Wildlife after Brexit
AT dawn, I was watching the rooks once more as they bowled across the sky like some dark dream, when, almost at my feet, a male yellowhammer left its roost on some barbed wire shrouded by bracken. It looked a cosy place to have spent the night. Once, the rook’s display and the appearance of this yellow bunting would have given a countryman the heebeegeebees: the yellowhammer was said to have a drop of the Devil’s blood on its tongue and the bird’s eggs, which are intricately marked with scribbles, were considered the Devil’s writing. Today, due to the loss of winter stubble, they, like other granivorous passerines and the grey partridge, have seen their numbers plummet and I have witnessed very few in my life.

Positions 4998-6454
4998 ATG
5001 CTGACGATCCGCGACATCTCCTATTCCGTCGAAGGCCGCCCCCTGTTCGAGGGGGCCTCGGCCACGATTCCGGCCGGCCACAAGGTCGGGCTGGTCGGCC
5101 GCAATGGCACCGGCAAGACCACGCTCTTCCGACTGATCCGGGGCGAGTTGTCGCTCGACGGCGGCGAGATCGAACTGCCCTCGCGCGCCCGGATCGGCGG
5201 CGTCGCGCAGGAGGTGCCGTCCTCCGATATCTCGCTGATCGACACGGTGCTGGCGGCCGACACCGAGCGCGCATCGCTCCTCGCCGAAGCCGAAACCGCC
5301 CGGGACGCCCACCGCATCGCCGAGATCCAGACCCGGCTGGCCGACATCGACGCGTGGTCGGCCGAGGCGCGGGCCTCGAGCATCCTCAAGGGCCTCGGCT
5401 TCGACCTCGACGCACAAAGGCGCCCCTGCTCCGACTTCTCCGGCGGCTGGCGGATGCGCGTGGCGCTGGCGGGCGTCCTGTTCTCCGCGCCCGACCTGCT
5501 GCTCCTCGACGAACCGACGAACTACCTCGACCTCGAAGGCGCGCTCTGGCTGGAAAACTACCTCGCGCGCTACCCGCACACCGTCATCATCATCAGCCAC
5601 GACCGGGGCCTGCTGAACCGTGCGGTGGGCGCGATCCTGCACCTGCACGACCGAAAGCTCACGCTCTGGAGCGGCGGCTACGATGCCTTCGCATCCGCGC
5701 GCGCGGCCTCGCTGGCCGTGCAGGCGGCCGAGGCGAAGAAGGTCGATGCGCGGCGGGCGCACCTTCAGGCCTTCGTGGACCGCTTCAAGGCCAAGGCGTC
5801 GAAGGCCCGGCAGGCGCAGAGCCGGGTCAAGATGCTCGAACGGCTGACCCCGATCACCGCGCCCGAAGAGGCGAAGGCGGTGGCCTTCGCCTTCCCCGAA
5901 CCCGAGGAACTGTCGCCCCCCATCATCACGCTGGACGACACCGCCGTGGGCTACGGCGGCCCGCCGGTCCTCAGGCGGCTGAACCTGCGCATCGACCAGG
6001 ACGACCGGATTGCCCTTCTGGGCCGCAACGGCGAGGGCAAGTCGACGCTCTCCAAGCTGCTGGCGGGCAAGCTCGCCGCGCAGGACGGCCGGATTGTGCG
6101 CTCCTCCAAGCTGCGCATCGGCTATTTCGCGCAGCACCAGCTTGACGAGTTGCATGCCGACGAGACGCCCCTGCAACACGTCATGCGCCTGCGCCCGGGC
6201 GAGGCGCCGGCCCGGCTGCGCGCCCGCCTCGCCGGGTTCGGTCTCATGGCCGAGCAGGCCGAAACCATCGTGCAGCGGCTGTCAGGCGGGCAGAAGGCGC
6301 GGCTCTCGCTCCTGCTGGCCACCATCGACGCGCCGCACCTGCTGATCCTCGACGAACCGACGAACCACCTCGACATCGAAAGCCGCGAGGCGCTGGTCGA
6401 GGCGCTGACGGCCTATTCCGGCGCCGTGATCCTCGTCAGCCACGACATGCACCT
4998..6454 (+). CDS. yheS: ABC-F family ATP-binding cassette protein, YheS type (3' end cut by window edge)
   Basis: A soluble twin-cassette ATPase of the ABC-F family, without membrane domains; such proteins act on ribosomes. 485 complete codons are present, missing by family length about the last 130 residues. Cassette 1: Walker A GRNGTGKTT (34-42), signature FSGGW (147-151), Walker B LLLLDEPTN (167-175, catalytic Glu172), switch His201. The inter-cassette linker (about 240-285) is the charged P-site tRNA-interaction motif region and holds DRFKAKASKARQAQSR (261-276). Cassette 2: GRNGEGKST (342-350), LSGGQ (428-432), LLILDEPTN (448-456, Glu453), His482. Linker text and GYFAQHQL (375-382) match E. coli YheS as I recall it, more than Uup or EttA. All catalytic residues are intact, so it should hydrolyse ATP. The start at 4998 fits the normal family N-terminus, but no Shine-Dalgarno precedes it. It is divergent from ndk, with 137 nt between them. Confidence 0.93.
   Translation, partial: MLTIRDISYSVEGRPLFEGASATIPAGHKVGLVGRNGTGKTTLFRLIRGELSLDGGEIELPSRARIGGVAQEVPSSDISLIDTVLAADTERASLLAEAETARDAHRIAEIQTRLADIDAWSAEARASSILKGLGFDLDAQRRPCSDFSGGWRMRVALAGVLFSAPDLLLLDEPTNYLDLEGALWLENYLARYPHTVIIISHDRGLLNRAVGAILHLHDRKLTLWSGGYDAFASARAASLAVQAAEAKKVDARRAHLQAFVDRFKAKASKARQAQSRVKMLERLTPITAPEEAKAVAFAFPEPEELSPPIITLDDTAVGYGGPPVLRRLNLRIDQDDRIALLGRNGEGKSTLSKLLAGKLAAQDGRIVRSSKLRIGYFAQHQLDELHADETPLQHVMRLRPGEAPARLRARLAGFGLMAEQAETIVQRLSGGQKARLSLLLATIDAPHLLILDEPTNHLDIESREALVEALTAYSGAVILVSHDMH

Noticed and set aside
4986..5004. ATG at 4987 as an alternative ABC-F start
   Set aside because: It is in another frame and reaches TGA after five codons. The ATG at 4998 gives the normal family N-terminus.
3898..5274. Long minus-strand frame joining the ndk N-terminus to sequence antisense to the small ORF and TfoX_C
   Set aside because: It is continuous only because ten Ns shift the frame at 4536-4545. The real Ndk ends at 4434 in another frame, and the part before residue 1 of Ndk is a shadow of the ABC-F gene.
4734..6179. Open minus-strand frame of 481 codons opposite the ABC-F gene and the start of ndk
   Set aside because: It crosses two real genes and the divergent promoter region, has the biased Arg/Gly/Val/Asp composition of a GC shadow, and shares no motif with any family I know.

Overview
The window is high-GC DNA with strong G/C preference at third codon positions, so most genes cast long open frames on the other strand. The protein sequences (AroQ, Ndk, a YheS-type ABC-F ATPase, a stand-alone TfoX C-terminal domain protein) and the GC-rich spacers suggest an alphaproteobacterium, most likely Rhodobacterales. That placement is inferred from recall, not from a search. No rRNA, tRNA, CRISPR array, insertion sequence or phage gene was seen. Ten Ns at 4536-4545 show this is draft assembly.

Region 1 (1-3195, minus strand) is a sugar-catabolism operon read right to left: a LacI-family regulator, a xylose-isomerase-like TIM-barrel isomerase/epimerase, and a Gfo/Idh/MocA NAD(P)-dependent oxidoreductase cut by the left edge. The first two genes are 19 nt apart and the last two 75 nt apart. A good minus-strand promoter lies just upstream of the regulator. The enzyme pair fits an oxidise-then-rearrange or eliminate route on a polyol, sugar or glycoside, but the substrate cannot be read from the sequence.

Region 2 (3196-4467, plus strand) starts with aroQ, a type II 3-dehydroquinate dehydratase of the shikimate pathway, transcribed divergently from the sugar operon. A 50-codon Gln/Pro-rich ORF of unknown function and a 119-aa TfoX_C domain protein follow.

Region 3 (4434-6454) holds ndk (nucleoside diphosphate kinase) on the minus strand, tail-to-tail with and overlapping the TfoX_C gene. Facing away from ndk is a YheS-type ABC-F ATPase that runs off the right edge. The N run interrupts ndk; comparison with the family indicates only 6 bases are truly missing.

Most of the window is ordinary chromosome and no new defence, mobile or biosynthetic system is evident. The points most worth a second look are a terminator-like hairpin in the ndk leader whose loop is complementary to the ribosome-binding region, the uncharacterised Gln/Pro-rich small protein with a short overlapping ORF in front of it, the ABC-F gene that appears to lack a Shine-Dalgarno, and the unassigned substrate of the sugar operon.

They’re best known for their repetitive song ‘a-little-bit-of-bread-and-no-cheese’, which ornithologists regard as second only to the cuckoo as the best mnemonic for British birdsong and was a sound that once dominated the dusty lanes and areas of thick gorse in high summer.
The Brexit negotiations—especially the decisions that are made with regard to farming after we leave the Eu—will have consequences not only for the British population, but our wildlife, too. The future of the yellowhammer may depend on them. MH